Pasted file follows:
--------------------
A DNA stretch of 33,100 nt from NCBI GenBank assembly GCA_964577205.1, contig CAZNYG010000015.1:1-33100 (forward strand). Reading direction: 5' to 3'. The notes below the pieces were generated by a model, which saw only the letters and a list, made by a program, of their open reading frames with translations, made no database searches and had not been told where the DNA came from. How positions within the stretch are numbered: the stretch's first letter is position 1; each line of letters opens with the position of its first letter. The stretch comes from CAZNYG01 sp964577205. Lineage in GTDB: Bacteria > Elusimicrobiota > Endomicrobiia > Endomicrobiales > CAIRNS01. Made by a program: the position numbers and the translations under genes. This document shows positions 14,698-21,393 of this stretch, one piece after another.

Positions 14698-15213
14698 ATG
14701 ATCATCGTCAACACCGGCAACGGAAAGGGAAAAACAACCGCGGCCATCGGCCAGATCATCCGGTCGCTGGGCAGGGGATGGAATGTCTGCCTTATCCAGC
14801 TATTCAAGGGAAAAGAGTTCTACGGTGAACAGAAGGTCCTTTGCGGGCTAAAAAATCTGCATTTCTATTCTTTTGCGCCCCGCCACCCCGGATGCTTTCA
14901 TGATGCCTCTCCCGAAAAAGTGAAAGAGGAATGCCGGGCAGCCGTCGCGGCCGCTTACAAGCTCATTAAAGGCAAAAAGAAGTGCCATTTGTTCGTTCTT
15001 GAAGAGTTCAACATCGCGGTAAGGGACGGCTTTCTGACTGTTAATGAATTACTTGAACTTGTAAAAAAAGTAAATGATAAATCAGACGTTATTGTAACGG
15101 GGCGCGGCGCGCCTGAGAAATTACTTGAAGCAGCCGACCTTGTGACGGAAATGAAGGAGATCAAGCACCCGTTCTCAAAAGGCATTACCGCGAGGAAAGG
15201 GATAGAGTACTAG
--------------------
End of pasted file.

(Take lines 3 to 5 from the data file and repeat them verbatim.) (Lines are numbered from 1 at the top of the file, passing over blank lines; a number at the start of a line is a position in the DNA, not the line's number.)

14698 ATG
14701 ATCATCGTCAACACCGGCAACGGAAAGGGAAAAACAACCGCGGCCATCGGCCAGATCATCCGGTCGCTGGGCAGGGGATGGAATGTCTGCCTTATCCAGC
14801 TATTCAAGGGAAAAGAGTTCTACGGTGAACAGAAGGTCCTTTGCGGGCTAAAAAATCTGCATTTCTATTCTTTTGCGCCCCGCCACCCCGGATGCTTTCA